The problems on Burrard had become worse from inaction over the years. Meanwhile, cycling had grown in popularity across the city. With that backdrop, the city made another run at Burrard following the 2008 election of the progressive Vision Vancouver party, ultimately succeeding. Siemiatycki and colleagues identify four factors that led to the new outcome.
First, Vision Vancouver seized a political window. While the bike lane didn't tip the 2008 election, Vision Vancouver used it as a way to rally its base. Rather than shy away from the lane, as some politicians had done over the years, the party realized they could mobilize core voters on the issue without alienating others, since few people who opposed the lane planned to vote for Vision anyway. Meanwhile, the pro-business party now fully opposed the lane, creating a clear divide.
Second, the new council, led by Mayor Gregor Robertson, designed a somewhat compromised but politically smarter bike lane plan. Rather than close an inbound car lane or two car lanes, the new plan converted a single outbound car lane into a bike lane, with a hard barricade separating it. The plan also converted one of the two pedestrian sidewalks into another bike lane and merged the remaining foot traffic onto a single sidewalk. No one got everything; everyone got something.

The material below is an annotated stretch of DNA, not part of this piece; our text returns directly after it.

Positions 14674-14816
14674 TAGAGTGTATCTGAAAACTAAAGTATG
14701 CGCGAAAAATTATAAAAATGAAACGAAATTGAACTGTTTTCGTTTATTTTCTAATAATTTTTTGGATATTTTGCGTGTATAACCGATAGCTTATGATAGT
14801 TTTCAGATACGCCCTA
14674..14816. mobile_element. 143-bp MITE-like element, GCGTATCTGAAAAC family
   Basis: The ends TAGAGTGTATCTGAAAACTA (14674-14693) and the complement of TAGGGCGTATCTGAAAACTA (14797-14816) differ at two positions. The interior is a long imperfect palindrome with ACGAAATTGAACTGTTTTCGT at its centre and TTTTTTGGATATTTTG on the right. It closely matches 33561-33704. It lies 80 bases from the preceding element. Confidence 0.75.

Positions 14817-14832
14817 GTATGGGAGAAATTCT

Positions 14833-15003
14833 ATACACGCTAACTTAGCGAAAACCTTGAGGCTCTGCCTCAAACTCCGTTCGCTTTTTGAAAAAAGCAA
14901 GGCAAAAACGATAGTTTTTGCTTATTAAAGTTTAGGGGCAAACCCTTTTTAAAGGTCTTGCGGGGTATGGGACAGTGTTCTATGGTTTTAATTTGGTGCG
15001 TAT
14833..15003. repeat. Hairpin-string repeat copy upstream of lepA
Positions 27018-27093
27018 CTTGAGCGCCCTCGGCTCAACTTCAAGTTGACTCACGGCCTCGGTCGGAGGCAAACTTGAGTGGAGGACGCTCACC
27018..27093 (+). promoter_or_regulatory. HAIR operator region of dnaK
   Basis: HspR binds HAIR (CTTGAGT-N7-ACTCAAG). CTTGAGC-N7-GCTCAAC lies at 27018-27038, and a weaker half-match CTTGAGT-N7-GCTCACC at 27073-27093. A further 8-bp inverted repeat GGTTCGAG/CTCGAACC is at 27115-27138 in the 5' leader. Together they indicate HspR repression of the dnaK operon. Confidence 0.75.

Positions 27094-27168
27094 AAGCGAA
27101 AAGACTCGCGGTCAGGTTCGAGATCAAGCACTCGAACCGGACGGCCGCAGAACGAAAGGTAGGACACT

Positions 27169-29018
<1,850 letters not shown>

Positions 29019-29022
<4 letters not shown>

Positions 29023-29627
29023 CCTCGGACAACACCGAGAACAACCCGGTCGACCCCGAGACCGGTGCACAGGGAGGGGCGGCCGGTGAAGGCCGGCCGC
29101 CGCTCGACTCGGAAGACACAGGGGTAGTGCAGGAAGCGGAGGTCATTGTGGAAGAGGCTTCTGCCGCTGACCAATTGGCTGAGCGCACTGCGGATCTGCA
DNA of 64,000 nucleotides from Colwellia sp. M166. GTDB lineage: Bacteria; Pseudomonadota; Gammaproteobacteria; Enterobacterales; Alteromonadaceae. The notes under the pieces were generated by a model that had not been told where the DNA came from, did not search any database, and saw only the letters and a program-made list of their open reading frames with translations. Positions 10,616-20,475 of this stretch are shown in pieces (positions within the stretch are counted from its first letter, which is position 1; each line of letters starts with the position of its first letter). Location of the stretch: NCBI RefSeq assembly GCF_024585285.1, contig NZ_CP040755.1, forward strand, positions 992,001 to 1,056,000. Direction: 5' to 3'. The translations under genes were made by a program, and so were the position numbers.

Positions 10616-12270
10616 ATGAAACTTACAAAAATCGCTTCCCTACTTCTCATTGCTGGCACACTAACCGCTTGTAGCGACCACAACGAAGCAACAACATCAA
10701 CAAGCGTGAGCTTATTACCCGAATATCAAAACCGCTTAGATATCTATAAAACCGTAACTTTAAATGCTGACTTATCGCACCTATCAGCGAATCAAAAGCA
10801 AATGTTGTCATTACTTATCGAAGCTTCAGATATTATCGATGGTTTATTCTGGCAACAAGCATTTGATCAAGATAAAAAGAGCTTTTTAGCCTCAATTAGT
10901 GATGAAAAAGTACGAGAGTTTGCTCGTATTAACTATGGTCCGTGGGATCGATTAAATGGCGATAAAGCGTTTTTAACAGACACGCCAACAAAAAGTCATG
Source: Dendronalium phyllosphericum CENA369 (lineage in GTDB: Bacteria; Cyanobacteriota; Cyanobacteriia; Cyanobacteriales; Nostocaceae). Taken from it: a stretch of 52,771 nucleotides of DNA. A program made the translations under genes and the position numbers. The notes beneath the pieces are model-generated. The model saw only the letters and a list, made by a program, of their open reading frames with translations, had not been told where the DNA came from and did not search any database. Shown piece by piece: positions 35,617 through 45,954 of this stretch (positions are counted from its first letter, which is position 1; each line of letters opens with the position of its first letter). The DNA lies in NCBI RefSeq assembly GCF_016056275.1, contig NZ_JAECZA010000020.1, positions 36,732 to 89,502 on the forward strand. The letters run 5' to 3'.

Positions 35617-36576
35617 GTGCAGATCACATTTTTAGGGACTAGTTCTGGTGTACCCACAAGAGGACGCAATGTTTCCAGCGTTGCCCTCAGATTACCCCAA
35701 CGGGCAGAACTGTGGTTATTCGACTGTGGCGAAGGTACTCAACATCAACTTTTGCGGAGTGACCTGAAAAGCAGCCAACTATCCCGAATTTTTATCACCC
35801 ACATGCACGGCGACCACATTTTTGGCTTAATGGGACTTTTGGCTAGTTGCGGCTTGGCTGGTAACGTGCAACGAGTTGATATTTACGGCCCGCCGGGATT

Third, Vision Vancouver shaped media coverage in a more positive light, especially when the trial opened on July 13, 2009. The conversion of the outbound lane ensured that traffic would not back up over the bridge that first day, providing no negative photo opportunities or speculation about future congestion. Meantime, ahead of the trial, city officials informed the public about the change through advertisements, focus groups, and well-placed editorials. Here's Siemiatycki and company:
By surviving its first day without severe congestion and angry commuters, Robertson found that the 2009 trial was able to demonstrate that "five lanes of traffic are adequate on the bridge."
Fourth, Robertson exerted the sort of political leadership that had been lacking during previous attempts. Despite headlines suggesting that "Sucking up to bicycling minority may cost the mayor his job," Robertson remained firm in his commitment to go through with the Burrard project. Given how polarized the lane had been in the past, and how easy it would be to pass the buck yet again, that hard stance made a big difference—especially among city staffers.
The 2009 bike lane trial was a clear success. Cycling trips increased by 26 percent (a rise of 70,000) in the first three months of the Burrard trial. Pedestrians liked having a sidewalk free of cyclists. And travel times for cars and buses "remained relatively unchanged," according to Siemiatycki et al, a finding that aligns with more recent evidence that bike lanes don't have to hurt traffic speeds.
In July 2010, the city council made the bike lane permanent.
So the bike lane on Burrard Street Bridge offers something of a blueprint for convincing a city to give up a car lane to cyclists. Obviously, no two cities will or can go at the problem the same way. But given how heated such conversions can get—even in relatively progressive cities like Vancouver, New York, and Toronto—having a rough guide to success is a good place to start.